Five years, which is a more common time for people to trade in is $2,015 for 75,000km.

Roadside assist is virtually a must have these days and the Hyundai range gets 10 years worth of 24/7 assistance, but you have to have it serviced at a Hyundai dealership to get this benefit. Otherwise, only the first year is complimentary. 

As our capital cities continue to rapidly grow, maps soon become outdated which Hyundai has recognised, and have included, at no charge, a 3 year map plan, which gives you three years of map updates.

So, the big seven-seater Hyundai has worked its way into our hearts for all the reasons we said at the start and for those who buy with their heads and watch every dollar, its cost of ownership is equally impressive. 


PRICE : FROM $53,240 (+ORC)
FUEL: 9.4.L/100KM (TESTED); 7.8L/100KM (OFFICIAL)

THIS WEEK SAW the Santa Fe spend its time in the city and the ‘burbs, but while it naturally drank a bit more fuel than last week and didn’t travel as far as last week, it continued to impress and deliver comfortable, fuss-free motoring.

Since the Hyundai Santa Fe Highlander has been in my possession, many people have asked what it is like and am I enjoying it? The short answers to those questions are; it is very competent, versatile, comfortable and hasn’t failed to impress. And yes, I am enjoying my time with it very much.

A couple of mates are looking at trading in their SUV’s and neither had taken a close look at the stylish Korean seven-seater. After they both took it for an extended test-drive, I reckon the Hyundai Santa Fe order bank will see a couple of additions.

Like me, they have been impressed by its refinement, quality and attention to detail. The on-road performance is pleasantly eye opening.

The 2.4 litre turbo diesel is economical and powerful; the six-speed auto transmission (with manual mode) delivers seamless changes and its road manners a constant positive.

Both like the versatile, spacious cabin layout and all the goodies you get for your money. The three-stage, fan cooled front seats, a perfect example.

One has a boat so was concerned about approach and departure angles, but with angles of 16.9-degrees and 21.5-degrees, respectively, that concern disappeared. Its towing capacity is 2000kg braked, but it’s 100kg tow ball downforce limit may be a deal breaker, we shall see.

On my visits to my local service station, (it’s always on empty when I get behind the wheel, but near full when I get out, hmmm) They still have driveway service [where do you live, Mark? 1980? – Ed] and the owner enjoys a good chinwag about whatever I’m driving. Having a quick look under the bonnet seemed to tick the boxes in his eyes and he told me that the Hyundai’s he looks after never need much more than a routine service.

So far so good then.

While I have spent most of my time cossetted in the comfy, supportive 8-way electric adjustable drivers seat, with two memory settings and previously mentioned heating and cooling fan, I have also ventured into the second row.

Although it’s a 60:40 split-fold bench seat affair, it is equally comfortable and as it seems to sit slightly higher than the front pews, forward vision is quite good. It can recline and travel fore and aft, offers plenty of legroom. One mate is 6’8” in the old money and even he felt comfortable. The aircon vents, mounted neatly in the B-pillars, work exceptionally well as do the two-stage seat warmers.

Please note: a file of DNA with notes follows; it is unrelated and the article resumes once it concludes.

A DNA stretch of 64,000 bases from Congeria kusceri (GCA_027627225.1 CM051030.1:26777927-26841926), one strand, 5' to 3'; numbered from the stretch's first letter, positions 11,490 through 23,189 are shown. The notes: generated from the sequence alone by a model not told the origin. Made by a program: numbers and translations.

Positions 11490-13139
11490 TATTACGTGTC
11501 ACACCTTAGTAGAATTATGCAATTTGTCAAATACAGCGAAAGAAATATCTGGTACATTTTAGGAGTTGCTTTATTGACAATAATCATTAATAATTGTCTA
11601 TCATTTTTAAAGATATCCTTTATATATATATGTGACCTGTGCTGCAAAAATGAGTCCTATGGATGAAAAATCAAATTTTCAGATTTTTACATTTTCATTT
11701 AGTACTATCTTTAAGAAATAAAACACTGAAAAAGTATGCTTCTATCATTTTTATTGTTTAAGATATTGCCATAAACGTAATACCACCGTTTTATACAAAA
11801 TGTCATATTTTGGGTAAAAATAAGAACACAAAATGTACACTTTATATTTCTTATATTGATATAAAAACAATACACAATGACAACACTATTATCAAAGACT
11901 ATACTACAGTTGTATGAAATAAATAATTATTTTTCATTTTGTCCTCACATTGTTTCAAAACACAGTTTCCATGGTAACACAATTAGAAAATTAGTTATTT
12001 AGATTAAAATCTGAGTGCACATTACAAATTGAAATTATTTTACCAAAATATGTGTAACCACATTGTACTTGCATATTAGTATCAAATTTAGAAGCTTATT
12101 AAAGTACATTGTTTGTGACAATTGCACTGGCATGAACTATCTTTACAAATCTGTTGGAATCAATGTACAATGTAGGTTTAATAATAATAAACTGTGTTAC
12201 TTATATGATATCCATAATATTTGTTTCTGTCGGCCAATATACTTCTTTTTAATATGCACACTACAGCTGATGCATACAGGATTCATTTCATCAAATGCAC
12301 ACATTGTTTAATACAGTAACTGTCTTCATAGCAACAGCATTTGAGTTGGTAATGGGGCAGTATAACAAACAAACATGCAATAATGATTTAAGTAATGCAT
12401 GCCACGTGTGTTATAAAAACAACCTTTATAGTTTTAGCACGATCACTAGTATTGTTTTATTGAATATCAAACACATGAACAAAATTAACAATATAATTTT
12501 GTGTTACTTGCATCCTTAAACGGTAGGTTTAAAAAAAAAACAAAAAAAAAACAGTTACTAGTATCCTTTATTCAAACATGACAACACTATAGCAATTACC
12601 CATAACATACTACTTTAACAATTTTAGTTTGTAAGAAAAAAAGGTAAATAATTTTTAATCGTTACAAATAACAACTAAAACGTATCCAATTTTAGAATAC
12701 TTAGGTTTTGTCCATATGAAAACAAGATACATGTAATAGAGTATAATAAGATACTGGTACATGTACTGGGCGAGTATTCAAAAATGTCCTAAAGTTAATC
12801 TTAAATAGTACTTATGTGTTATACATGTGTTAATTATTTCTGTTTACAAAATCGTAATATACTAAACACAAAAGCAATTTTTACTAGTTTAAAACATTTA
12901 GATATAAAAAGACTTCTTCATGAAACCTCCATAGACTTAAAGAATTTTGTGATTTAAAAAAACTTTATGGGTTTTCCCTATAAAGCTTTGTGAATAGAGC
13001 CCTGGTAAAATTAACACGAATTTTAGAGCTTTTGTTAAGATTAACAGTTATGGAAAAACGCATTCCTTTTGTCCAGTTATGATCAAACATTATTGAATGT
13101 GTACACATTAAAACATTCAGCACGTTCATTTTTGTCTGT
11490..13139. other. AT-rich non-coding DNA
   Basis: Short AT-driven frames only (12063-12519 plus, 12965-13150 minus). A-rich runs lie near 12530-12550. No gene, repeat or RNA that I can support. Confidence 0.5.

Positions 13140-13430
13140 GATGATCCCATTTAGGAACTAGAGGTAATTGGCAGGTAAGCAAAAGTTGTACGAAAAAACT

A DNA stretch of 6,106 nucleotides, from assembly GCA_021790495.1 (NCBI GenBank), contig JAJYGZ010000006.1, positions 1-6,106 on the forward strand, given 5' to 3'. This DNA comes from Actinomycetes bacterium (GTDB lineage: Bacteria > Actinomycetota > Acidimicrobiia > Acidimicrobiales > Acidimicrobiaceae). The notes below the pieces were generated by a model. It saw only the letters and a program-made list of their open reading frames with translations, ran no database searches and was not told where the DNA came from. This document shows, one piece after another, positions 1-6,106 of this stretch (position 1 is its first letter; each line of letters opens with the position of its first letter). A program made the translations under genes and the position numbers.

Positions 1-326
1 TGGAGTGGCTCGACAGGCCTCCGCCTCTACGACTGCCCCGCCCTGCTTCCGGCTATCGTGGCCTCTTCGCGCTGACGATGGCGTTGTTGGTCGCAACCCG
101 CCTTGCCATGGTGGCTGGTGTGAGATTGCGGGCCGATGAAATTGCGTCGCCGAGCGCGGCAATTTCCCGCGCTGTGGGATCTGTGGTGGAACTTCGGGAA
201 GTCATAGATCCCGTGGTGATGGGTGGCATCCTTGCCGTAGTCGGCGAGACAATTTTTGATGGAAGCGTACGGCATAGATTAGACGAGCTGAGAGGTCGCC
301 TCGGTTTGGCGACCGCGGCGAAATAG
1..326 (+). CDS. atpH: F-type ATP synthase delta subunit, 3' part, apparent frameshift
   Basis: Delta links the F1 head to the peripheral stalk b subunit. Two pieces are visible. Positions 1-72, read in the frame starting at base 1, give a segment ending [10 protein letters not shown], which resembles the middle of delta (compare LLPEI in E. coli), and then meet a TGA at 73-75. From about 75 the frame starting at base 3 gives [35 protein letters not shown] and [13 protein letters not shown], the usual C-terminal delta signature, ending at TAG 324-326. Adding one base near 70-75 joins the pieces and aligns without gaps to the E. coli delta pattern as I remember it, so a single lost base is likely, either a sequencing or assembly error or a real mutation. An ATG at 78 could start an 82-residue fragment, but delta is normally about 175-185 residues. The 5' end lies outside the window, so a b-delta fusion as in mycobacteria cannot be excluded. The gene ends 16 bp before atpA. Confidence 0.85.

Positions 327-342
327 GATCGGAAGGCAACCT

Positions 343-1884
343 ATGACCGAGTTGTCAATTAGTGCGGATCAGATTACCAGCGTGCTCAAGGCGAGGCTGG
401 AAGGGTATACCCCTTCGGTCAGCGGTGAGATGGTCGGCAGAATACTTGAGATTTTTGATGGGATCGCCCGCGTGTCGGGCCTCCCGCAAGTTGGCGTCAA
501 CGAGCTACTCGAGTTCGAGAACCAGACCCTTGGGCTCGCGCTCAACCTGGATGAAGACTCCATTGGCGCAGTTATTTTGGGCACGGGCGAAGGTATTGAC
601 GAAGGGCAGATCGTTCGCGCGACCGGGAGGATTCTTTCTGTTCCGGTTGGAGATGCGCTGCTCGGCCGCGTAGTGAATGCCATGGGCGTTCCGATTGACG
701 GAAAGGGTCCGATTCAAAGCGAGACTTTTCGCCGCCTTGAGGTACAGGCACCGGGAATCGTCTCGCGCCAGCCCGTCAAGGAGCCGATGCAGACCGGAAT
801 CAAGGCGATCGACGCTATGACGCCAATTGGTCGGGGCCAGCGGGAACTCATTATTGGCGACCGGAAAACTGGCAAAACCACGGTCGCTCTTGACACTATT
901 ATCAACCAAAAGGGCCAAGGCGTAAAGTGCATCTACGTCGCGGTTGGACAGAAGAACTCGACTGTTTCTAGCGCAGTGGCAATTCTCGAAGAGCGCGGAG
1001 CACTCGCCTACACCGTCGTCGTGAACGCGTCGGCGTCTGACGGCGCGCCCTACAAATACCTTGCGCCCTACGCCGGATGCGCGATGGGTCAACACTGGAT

Adding to the spacious feel is the panoramic sunroof. Thanks to the well sorted, Australian engineered and tuned suspension, that does a great job of ironing out the ruts, bumps and dips on out roads, the ride in the back was on par with those up front.

We also took the Santa Fe on one of the most taxing driving adventures possible. A trip to the local shopping mall, with a huge car park full of drivers playing dodgem cars, nearest the pin parking, untamed children racing about, out of control shopping trolleys and minuscule parking slots.

Immediately the Santa Fe felt at right at home. I selected the ‘Comfort’ steering setting to lighten up the effort needed to twirl the wheel. Armed with parking sensors front and rear along with a wide-angle lens on the reversing/parking camera, we found a spot. Arriving back at the Highlander, allowed me to show off another (and one of my favourite) party pieces.

Standing at the rear with my arms full and the key in my pocket, I waited just a moment before the Bluetooth sensor in the key and car connected, then the mirrors unfolded, the lights flashed and the electric tailgate popped up like magic. After throwing the weeks fodder into the back, I pushed the button and the tailgate closed automatically.

My partner asked why a vehicle of this price didn’t have a cargo blind, as she hadn’t noticed it in the back. And here’s another example of Hyundai’s clever thinking. The blind has its own storage area in the floor, under a lid near the tailgate, for easy access.


Our Car : 2015 Hyundai Santa Fe Highlander

Distance travelled : 438KM

Price : From $53,240 (+ORC)

Fuel : 6.8L/100km (tested); 7.8L/100KM (official)

February 20, 2015

IT WAS ANOTHER BUSY WEEK for our newest team member with an expedition to southern Victoria and a cabin full of friends and luggage. The cases, bags, food and refreshments easily fitted into the spacious rear luggage area with plenty of room to spare.

Using freeways to drive the 140 odd kilometre distance required nothing more than setting the cruise control and enjoying the ride in the comfortable, supportive leather clad seats, that have three-stage heating and cooling built in and two memory settings for the driver’s.